SANTA CRUZ -- After 60 days on a commercial fishing boat, 1,000 miles from land, San Jose State researcher Paul Clerkin discovered never-before-seen sharks, which will be featured on Discovery Channel's "Shark Week" on Tuesday.

Clerkin, 29, first ventured to the southern Indian Ocean with the fishing crew to catalog their shark bycatch in 2012. In two months, he encountered 23 types of sharks, eight of which were new species.

Clerkin, a master's student researching at Moss Landing Marine Labs, returned to the boat in March, this time with a Discovery Channel film crew for "Alien Sharks." Clerkin said he's not allowed to say how many new species he discovered this year, but he's pleased with the trip's success.

Paul Clerkin traveled to the southern Indian Ocean to look for unusual and rarely photographed deep-sea sharks. (Discovery Channel -- Contributed)
Paul Clerkin traveled to the southern Indian Ocean to look for unusual and rarely photographed deep-sea sharks. (Discovery Channel -- Contributed)

"Sharks come in all different sizes, (with) big pieces, little pieces, different colors, different roles in the food web," Clerkin said. "Myself, that's what I love: seeing all these different, weird sharks."

The episode includes footage of a new species of ghost shark, yet unnamed, with a brown body, purple fins and thick head.

What's most distinctive about this watermelon-sized shark is a venomous, barbed spine emerging from its dorsal fin, which it can move independently, Clerkin said.

Clerkin also discovered a new species of demon catshark, a type of evil-looking shark with cat-like eyes.

The new species has a large mouth filled with spiky needle-shaped teeth and a black body covered in scars, probably from mating, he said.


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"It looks like a bodyguard or a bouncer of catsharks," Clerkin said. "It has a robust, big body. It looks kind of like a bulldog body, if you can imagine that for a shark."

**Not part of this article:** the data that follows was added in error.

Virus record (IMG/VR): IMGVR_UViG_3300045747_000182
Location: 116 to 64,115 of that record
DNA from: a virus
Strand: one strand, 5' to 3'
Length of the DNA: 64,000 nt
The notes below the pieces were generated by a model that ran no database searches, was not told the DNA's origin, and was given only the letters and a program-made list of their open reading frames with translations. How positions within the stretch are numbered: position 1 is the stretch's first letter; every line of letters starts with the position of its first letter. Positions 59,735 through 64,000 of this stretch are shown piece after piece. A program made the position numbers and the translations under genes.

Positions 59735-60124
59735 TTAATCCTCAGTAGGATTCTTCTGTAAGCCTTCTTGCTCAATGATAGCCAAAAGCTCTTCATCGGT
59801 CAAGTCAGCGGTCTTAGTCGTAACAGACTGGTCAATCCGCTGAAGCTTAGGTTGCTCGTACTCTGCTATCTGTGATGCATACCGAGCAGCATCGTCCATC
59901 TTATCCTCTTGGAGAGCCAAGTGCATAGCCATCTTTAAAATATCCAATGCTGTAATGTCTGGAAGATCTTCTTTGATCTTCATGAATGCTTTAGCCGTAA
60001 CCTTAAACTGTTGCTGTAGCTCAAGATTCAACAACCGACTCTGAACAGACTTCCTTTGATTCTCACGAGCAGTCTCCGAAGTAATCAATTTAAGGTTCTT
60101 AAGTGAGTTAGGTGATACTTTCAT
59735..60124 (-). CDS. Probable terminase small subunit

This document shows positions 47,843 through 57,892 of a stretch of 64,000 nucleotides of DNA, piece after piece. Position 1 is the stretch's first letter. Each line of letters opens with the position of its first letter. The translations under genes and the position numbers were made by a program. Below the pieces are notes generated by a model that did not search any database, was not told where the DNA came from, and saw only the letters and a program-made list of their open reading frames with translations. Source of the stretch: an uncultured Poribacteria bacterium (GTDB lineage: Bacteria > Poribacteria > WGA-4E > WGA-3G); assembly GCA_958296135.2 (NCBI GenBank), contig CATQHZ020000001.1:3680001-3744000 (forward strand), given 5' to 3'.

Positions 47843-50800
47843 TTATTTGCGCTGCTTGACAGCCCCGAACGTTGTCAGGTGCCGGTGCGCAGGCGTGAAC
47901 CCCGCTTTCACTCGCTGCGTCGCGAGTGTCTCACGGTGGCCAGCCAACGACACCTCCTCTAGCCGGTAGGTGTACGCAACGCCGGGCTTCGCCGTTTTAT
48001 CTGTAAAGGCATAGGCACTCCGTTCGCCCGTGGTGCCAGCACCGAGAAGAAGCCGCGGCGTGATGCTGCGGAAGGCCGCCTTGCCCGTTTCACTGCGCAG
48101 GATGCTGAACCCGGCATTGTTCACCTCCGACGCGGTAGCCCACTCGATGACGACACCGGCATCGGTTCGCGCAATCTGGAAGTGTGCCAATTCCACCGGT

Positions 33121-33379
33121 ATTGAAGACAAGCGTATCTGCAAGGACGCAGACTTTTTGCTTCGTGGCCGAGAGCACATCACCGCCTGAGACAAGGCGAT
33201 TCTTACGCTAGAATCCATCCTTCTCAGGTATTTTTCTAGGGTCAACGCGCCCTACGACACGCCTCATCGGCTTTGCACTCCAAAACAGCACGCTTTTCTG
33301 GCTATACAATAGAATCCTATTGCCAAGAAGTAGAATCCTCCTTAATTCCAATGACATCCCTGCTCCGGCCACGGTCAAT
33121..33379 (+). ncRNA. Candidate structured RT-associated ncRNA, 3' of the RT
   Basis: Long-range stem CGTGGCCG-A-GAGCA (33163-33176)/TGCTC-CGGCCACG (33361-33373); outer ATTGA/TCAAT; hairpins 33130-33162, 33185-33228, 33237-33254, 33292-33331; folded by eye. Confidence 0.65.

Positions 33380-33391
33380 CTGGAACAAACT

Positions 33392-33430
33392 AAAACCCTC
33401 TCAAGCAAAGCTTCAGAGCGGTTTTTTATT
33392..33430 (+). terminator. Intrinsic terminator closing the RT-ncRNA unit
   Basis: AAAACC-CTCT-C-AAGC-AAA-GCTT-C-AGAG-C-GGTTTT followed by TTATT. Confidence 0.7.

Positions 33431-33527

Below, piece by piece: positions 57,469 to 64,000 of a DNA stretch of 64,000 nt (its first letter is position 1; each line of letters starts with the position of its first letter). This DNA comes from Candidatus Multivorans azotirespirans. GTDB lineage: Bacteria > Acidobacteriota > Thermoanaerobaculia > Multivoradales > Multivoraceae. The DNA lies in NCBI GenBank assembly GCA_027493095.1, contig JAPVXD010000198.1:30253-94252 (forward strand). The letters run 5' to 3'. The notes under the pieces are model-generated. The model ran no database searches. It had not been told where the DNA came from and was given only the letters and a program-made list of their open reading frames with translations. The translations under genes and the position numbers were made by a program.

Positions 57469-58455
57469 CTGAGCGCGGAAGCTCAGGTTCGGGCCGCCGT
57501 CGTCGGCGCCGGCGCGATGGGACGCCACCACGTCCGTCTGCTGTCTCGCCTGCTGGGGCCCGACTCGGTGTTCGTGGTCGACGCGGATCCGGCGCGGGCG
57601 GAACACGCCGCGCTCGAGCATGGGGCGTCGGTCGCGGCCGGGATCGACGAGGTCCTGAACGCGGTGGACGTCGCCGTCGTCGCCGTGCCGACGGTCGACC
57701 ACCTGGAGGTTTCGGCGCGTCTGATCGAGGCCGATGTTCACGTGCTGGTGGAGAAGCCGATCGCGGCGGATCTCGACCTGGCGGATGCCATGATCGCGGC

On Clerkin's first trip, he saw a 10-foot long false catshark, also known as a microdon, give birth on the ship's deck. Besides its tiny teeth, the size of a grain of sand, what's interesting about this shark is that its pups eat each other in the mother's two uteri. The two babies that eventually emerge are the victors in a battle somewhere between one to three years long, Clerkin said.

Clerkin said he watched the mother eject a 4-foot long pup, likely minutes after she had birthed its sibling under water. The crew threw the pup overboard.

Clerkin said scientists get excited when he shows photos and data of the microdon, since many call the shark rare, but he doesn't believe that's true.

"I think it's the fact that the area I'm working on is 1,000 miles from the closest mass of land," Clerkin said. "Out there, it's not very well researched."

As for next steps for his research, Clerkin said he has to focus on completing his thesis, which describes the 23 shark species he encountered and two of the new ones. Then he can start publishing the discoveries of the new species -- which he also gets to name, he said.

Sacramento native Paul Clerkin, a San Jose State graduate student, will be featured on Discovery Channel’s ’Alien Sharks.’ (Discovery
Sacramento native Paul Clerkin, a San Jose State graduate student, will be featured on Discovery Channel's 'Alien Sharks.' (Discovery Channel -- Contributed)

Clerkin said he plans to continue exploring the southern Indian Ocean, as well as other poorly studied places around the globe.

"That's the thing with the ocean -- it's incredibly underexplored," Clerkin said. "So I don't know if I'll ever really be done exploring."



Moss Landing Marine Laboratory shark researcher Paul Clerkin cradles a rare species of sharks being featured on Discovery Channel’s ’Shark
Moss Landing Marine Laboratory shark researcher Paul Clerkin cradles a rare species of sharks being featured on Discovery Channel's 'Shark Week.' (Discovery Channel -- Contributed)